Trigger warning: This post contains description of sexual violence.
My therapist probably doesn't want me to write this. When you're trying to heal, it's not particularly healthy to reopen the wound. I'm not writing this because it's healthy; I'm writing because I need to stop hiding. Sexual abuse makes you into a good liar; you're constantly assuring yourself that everything is fine. I can manage. It's okay. But it's not okay, and I need to accept that before I can move on.
The first time I heard about appropriate touching, I was in second grade. The class had gathered on the rug, and our teacher was holding large, glossy black and white photographs. I don't recall most of the pictures, but they all were along the same lines; a man asking a little girl a question was used to illustrate that we should never agree to help an adult find a lost pet, a woman offering a ride to a boy showed that we must never get into a car with someone unless we are certain our parents know about it. There was also a photo of a boy and girl at the beach, playing in the sand. The other pictures and conversations have become blurry or faded entirely, but this one stands out clear as day. The teacher explained that our bathing suits covered private areas, and only our parents and doctors were allowed to touch there. Huh, I thought. Huh. Then it was fine. I'm sure that Ms. Bamman went on to explain what to do if anyone was touching you in a way that felt uncomfortable, but I didn't hear it. Sitting criss-cross applesauce on that rug, I internalized that my father's touching was okay.
After my parents separated, I spent weekends at my father's house. I always hated sleeping alone (I still do), and he always let me sleep in his bed. He was almost always drunk by bedtime, occasionally blackout. The first time I woke up with his hand between my legs I was sure I was dreaming. I didn't even fully wake up. The next morning, everything seemed totally normal and I felt sure it was just a very strange dream. It happened again a few weeks later, and again I assumed it was a dream. The third time, though, I was wide awake -- I couldn't fall asleep that night. I'd been staring at the tacky glow-in-the-dark picture frames on the dresser, and then there were hands on me and in me and hot breath that reeked of beer and I wished more than anything to evaporate into nothingness. The morning after, he finished the beer on his nightstand before getting out of bed, and the day continued like nothing ever happened.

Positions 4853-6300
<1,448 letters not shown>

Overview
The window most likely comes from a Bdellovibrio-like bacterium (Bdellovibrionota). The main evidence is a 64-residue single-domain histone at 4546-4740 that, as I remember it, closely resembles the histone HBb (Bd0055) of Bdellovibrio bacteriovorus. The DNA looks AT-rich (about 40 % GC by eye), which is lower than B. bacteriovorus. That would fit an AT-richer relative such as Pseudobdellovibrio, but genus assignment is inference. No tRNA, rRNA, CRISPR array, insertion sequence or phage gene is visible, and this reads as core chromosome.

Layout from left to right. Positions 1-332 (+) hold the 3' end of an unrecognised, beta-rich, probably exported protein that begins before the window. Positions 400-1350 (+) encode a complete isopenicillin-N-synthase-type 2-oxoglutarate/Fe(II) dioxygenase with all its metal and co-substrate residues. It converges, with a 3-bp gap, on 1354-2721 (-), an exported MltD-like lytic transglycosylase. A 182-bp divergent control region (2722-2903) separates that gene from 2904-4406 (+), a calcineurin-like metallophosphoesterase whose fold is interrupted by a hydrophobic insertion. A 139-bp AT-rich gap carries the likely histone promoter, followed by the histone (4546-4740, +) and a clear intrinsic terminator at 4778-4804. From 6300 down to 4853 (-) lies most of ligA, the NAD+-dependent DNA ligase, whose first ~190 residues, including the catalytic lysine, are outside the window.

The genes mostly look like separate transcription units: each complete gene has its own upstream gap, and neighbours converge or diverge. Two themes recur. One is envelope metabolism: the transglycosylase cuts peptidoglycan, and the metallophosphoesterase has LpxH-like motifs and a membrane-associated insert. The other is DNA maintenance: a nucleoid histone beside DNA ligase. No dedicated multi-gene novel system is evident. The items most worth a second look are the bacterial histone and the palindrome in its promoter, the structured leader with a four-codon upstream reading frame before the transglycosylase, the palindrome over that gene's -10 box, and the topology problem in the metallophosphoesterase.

I didn't trust myself when I was young, and had no idea how to process what had happened. At eight years old, I didn't have the vocabulary to express what happened, nor the courage to ask if it was wrong. I assumed that my father would always want the best for me, so it was crazy to think he'd do something to hurt me. So I tucked the memory away after hearing (and misunderstanding) Ms. Bamman's safety lesson, and didn't look at it again for 10 years.
Midway through my freshman year of college, I was lying, drunk, on my boyfriend's bed. Suddenly, I blurt it out. My father molested me. I cried -- probably loudly -- but I began to realize it was true. I couldn't tell you what made me think of it, or why I chose that moment to start acknowledging the truth. I tried to tuck it away again, but there was no going back.
Slowly, I began to seek out help. I found a therapist. I stopped guarding my words. I surfed the internet, looking for someone to provide the magic words that would fix me. I clung desperately to the idea of quick fixes. I told some friends, then some more. I told my mother as much as I could bear, and began to see my molestation as just another life experience. I was open and honest, and couldn't understand why I was constantly panicked and miserable.
I realize now that there are no quick fixes. I switched therapists, seeking a specialist in sexual abuse and assault. I stumbled upon the asca.org.au website, and accepted that healing would not be easy, or fast, or fun. I began clinging to the idea of untangling my blue knot, the ASCA's metaphor for the emotional difficulties of child abuse.
I wish this had a nice ending. I wish I could end this with "and then I got over it." But I haven't. And perhaps I won't. But I'm going to stop lying about it.
This post is part of a series produced by The Huffington Post in conjunction with Sexual Assault Awareness Month. Read all posts in the series here.
Need help? In the U.S., visit the National Sexual Assault Online Hotline operated by RAINN For more resources, visit the National Sexual Violence Resource Center's website.